Miami-connection-poster-francois-simard-grandmaster-y-k-kim-224x126If you were previously unconvinced that VHX is out to remodel the internet cinema landscape for the better, a recent announcement just may do the trick. The self-distribution provider -- already instrumental in the release of such direct-to-audience success stories as Indie Game: The Movie (a key tale to be told for independent filmmakers) and a proponent of a revolutionary new model of self-release philosophy -- is now offering another first. As of today, December 11, the joint Drafthouse Films and VHX-powered re-release of midnight movie/underground martial arts film Miami Connection (with physical media such as VHS, a first and maybe only for a VHX release) is now underway -- and any non-enthusiasts of Taekwondo, ninjas, B-movie swagger, and what appears to be among the greatest films ever made, need not apply.

Here's the main beef of the scoop, straight from Drafthouse Films:

VHX co-founder Casey Pugh said, “We're thrilled to be working with the Drafthouse team on Miami Connection. We are all huge fans of the film, and are excited to do everything we can to help more people experience this unique treasure containing ninja standoffs, righteous guitar moments, and heartwarmingly sincere friendships. Like Drafthouse, VHX is committed to bringing artists' work to the fans. We strongly believe in the Drafthouse ethos of quality films and awesome audience experience. We are thrilled to help them develop and uphold these values as we continue to work together (and against the ninja).”

“We very greatly impressed with the work VHX did with Indie Game: The Movie,” says Drafthouse Films COO James Emanuel Shapiro, “and we were grateful that they responded so well to Miami Connection. We believe we will be friends for eternity, honesty, loyalty and do great things together with this thunder-raging classic!”

Here's a breakdown from of exactly what the 'pricier' options offer:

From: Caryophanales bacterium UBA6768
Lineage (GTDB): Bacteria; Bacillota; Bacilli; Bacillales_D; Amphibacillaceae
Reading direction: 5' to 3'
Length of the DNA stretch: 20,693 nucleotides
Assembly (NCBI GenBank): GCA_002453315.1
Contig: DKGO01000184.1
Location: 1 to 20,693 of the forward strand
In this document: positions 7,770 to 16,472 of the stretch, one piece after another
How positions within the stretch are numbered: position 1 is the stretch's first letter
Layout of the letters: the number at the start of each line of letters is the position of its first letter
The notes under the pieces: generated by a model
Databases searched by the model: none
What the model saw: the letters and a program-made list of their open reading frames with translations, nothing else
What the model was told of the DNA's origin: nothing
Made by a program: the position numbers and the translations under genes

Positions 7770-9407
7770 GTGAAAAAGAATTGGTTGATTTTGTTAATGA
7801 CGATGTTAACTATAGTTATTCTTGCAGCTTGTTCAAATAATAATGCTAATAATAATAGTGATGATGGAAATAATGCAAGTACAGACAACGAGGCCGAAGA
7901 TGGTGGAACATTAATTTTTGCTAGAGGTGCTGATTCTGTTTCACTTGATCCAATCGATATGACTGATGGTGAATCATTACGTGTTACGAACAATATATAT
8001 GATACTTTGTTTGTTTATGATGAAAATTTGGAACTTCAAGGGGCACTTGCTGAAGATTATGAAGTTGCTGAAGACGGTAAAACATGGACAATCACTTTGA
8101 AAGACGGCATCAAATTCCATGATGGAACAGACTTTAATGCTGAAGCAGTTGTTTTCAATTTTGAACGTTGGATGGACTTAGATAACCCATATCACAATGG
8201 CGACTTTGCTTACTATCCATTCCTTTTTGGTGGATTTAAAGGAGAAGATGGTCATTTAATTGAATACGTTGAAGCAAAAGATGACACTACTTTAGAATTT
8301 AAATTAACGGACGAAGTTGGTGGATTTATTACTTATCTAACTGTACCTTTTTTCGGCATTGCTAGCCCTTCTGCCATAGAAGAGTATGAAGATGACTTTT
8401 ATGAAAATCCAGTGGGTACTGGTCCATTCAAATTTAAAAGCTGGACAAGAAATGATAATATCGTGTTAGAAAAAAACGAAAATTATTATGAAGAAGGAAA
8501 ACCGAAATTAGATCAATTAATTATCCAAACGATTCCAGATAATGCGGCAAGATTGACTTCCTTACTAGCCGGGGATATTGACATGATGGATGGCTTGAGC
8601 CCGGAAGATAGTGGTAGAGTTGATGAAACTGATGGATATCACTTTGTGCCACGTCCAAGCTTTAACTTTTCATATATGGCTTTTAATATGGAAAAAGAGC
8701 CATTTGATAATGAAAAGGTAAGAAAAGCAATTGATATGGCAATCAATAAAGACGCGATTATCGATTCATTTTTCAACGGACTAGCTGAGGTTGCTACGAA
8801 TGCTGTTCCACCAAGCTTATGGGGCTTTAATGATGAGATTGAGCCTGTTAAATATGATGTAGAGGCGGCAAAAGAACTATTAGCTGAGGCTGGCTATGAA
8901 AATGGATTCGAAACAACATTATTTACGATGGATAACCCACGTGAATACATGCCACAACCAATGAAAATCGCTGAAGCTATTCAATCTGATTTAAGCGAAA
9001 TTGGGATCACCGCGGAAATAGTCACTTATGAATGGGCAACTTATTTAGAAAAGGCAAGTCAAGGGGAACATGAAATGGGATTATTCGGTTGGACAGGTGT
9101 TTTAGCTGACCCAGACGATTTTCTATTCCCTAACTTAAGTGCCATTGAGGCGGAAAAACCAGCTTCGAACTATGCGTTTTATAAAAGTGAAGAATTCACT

That's right -- one of the primary physical media versions you can (yes, physically) own is a limited-edition VHS copy. VHX (not to be confused with... well, I'm sure you get it, by now) has already proven their willingness to help out the distribution of a film in whatever way fits, by supporting what peripheral modes of proliferation work best for the idea of the film in question. To bring up the prime example, again, Indie Game marked the first (and so far, only) film of any kind released on Steam, and in the same vein, it may be a crime not to offer a film like Miami Connection on a home medium such as VHS. Furthermore, the soundtrack is available in various media as well, including vinyl -- the classic-format releases look to be extremely limited, though, so if the trailer for this film made you feel special inside, reach out now and get your "Oh My God!" Edition copy (which comes with free bragging rights) now.

Miami Connection was co-written and co-directed by Y. K. Kim, Taekwondo master and the star of the film. You will continue to have "Against the Ninja" by Dragon Sound stuck in your head for the rest of your day.

What kind of step do you guys think this represents in this era of internet-based distribution? What about the film, are you glad VHX is dedicated to the preservation of such underground classics?